Victory Without Weapons: "Beowulf"

Essay by ahmederum August 2007

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Both Beowulf and Sir Gawain and the Green Knight were composed at a time when the British civilization was constantly under the threat of violence and conflict. There were many enemies inside and outside the British domain. These enemies were both natural and supernatural forces. The great men of the British civilization, therefore, always had to be equipped with the best in weapons and armor so as to frighten their foes and protect their peoples. Elaborate arrangements had to be made. The show of strength on the part of the British was not a simple task. In order to maintain peace and safety, weapons and armor were of immense importance, though these tools were not always utilized in a fight against foe. In fact, both Beowulf and Sir Gawain can fight without the use of weapons and armor. Both are heroes, and both are essential as models for their civilization.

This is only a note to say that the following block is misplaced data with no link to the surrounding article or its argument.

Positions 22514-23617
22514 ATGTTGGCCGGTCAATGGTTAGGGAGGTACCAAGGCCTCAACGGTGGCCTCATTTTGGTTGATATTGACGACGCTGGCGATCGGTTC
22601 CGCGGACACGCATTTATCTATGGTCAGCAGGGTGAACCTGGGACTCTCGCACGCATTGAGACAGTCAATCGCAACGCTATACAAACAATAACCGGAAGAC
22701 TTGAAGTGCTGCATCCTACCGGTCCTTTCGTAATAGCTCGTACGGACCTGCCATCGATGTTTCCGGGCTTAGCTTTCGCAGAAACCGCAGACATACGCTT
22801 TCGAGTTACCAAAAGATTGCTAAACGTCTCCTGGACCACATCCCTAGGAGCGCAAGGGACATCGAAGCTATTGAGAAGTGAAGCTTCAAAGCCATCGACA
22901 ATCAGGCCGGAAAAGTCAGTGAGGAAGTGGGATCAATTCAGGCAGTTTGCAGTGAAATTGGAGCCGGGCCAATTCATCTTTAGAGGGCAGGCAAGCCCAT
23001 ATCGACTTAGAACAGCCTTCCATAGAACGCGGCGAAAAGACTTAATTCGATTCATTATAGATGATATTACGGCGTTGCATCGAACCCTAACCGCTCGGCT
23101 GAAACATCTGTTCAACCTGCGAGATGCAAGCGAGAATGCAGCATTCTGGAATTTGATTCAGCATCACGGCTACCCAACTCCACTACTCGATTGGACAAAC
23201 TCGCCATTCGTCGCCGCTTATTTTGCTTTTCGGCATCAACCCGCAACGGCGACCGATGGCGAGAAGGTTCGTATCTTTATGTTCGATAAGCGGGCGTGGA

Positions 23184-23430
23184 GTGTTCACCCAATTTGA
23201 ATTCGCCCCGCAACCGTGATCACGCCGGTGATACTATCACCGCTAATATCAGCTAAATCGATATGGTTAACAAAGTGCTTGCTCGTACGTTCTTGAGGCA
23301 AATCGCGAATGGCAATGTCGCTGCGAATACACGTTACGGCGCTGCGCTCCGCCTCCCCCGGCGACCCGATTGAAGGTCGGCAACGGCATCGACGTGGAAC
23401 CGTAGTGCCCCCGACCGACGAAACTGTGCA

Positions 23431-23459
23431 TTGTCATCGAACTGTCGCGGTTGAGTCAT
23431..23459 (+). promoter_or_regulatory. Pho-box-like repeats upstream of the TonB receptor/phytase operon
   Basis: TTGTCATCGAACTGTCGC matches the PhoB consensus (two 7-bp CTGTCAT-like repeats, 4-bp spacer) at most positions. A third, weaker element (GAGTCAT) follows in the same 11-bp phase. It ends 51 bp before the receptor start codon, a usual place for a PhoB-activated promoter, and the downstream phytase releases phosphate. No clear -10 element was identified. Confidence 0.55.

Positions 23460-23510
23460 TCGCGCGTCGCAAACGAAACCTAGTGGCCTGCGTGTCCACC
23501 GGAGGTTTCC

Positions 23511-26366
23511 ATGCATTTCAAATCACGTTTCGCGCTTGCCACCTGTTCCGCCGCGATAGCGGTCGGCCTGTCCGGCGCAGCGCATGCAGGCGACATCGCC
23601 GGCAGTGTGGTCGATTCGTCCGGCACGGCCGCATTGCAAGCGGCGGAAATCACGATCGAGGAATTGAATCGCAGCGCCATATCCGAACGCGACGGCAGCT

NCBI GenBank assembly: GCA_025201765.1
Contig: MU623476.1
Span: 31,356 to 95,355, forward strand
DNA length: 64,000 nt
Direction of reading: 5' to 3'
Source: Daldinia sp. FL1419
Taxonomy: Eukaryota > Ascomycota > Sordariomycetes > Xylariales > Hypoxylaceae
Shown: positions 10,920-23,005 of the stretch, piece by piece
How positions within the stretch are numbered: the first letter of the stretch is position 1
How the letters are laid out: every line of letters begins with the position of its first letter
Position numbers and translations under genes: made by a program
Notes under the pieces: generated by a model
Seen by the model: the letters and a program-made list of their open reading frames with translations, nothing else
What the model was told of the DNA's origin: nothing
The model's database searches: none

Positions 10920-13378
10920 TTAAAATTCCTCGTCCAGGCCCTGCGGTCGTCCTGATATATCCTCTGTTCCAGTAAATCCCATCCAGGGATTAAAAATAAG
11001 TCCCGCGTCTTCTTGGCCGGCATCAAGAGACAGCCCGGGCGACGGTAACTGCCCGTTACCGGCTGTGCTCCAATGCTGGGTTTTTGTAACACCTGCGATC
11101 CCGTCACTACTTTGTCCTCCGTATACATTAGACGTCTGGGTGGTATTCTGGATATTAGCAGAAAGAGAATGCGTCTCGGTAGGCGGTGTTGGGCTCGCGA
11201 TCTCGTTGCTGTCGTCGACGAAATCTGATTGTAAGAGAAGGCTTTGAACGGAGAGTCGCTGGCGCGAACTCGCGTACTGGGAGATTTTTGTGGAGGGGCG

In Beowulf, it is made clear to the reader that heroes and their brave acts are crucial for the protection of a civilization. Times were uncertain and turbulent, and feuds were the order of the day. A feud at the time of Beowulf is described by David Day as a "combat between armed bands of hillbillies living within a relatively small and isolated geographic area, not a clash of arms between sovereign political entities". In Beowulf, in particular, feuds are defined by reciprocity and fought often on the basis of ideology. Moreover, these feuds are virtually endless.

The first half of the poem deals with Beowulf's defense of the mead hall Heorot, which is a very important element of the civilization at the time. It is under attack once again by Grendel, who is a monstrous descendant of Cain that has appeared out of the marshes. Grendel...